This album, released under all of the musician's names, but instigated and led by Elton Dean, features all of Mujician as well as the legendary American trombonist - possibly the foremost trombonist in free-jazz, Roswell Rudd.
"Dunmall, Levin, Rogers and Tippett perform and record on a regular basis as the Mujician quartet, and the addition of Elton Dean on saxes and Roswell Rudd on trombone adds some weight to the quartet sound, but doesn't change the style of the music appreciably. Like Mujician, this augmented group starts with relatively open-ended collective improvisations, concentrating initially on individual instrumental textures and timbres, and then works its way gradually into melody, metrical regularity and interactions among various group members. Each of the three long pieces is a journey, and process is at least as important as product. In fact, the episodic, improvisational nature of the music is such that the CD might as well be one long 60-minute composition, because there's no clear sonic or stylistic transition between one piece and the next. Rudd is a real presence at times on trombone; he's an expansive, extroverted musician playing an instrument which accentuates such personal qualities. On occasion, Rudd's presence gives some of the blues-oriented sections a gregarious, almost Dixieland sensibility. Dean and Dunmall are both excellent on saxophones, and although there's no information on who's playing what, I suspect that Dunmall would be most often on tenor, while Dean would be playing his standard mixture of alto and saxello. The emotional range of the music on Bladek is enormous, and includes poignant solo work, both lyrical and raucous dialogues between group members, broad blues swagger, and some powerhouse collective free blowing which recapitulates the best of the late, expanded Coltrane groups."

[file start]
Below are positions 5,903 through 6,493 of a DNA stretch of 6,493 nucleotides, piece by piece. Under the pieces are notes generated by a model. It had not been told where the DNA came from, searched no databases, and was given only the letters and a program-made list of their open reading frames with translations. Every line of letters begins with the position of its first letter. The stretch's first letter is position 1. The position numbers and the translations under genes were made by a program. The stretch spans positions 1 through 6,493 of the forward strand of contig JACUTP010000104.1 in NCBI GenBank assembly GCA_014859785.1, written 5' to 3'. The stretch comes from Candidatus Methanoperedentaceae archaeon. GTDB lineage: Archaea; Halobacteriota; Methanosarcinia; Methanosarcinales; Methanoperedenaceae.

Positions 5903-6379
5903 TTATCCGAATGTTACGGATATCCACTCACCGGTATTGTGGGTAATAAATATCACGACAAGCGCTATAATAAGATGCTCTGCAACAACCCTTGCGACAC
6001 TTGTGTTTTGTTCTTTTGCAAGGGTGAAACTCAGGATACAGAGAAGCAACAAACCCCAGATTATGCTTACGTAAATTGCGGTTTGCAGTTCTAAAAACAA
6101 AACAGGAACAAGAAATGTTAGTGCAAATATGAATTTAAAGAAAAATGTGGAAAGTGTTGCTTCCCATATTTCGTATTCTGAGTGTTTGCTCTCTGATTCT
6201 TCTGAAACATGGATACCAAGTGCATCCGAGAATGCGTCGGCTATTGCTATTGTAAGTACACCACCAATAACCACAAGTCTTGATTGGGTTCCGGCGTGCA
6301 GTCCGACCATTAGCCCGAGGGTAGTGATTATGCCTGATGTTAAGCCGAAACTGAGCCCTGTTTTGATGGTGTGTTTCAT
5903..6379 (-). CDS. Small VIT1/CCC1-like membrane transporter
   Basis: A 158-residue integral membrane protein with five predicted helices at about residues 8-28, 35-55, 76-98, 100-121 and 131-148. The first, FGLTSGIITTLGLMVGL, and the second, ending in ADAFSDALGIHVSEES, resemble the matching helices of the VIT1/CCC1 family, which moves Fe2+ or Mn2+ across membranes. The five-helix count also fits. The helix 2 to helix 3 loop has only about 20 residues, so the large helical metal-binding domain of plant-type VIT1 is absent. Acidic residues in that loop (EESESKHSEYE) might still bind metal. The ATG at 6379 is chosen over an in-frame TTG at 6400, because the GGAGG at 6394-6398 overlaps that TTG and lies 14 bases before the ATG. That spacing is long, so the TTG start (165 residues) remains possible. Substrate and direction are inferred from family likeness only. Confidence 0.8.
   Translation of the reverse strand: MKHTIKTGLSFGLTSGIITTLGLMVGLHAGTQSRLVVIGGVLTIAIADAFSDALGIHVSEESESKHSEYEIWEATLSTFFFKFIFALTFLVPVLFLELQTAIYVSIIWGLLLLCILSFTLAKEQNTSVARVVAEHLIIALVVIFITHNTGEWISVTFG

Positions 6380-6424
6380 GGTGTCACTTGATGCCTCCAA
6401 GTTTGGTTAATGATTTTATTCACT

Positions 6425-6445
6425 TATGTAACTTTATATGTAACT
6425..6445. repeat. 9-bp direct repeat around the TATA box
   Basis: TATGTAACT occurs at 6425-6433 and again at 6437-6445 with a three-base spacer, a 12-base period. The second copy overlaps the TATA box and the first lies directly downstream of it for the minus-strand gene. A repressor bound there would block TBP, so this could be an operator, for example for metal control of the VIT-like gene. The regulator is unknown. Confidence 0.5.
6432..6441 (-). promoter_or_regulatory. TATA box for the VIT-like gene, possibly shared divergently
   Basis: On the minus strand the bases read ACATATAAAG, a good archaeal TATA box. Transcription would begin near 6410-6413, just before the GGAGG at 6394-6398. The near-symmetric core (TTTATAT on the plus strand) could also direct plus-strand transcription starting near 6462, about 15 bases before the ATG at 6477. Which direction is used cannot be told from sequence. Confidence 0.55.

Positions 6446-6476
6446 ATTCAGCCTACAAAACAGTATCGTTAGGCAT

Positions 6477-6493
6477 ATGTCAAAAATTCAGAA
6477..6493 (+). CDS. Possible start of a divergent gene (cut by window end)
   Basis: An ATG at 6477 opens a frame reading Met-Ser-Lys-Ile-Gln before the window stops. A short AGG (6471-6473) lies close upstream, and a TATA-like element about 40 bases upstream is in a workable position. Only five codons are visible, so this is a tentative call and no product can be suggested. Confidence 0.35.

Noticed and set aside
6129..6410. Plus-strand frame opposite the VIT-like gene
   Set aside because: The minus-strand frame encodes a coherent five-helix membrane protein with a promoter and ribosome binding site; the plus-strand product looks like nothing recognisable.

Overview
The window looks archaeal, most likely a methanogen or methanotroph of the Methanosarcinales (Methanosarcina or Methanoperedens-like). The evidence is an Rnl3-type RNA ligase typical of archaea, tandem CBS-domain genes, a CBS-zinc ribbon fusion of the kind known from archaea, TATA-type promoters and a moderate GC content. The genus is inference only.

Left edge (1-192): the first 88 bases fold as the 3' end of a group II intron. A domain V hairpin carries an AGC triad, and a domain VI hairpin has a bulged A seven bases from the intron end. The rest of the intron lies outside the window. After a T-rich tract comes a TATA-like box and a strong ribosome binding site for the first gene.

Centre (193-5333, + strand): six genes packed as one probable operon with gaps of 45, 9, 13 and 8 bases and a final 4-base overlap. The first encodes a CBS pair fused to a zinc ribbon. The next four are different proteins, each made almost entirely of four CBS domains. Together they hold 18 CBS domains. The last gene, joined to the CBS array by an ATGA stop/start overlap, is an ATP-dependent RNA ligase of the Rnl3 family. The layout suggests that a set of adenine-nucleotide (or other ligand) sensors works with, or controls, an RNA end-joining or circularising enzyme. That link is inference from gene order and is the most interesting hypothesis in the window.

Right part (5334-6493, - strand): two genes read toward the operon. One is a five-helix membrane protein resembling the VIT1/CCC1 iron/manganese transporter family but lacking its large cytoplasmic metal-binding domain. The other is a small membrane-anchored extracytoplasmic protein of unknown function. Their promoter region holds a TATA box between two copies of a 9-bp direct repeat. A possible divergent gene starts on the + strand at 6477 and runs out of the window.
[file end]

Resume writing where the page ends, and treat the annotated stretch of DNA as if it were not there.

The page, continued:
-Bill Tilland/All Music Guide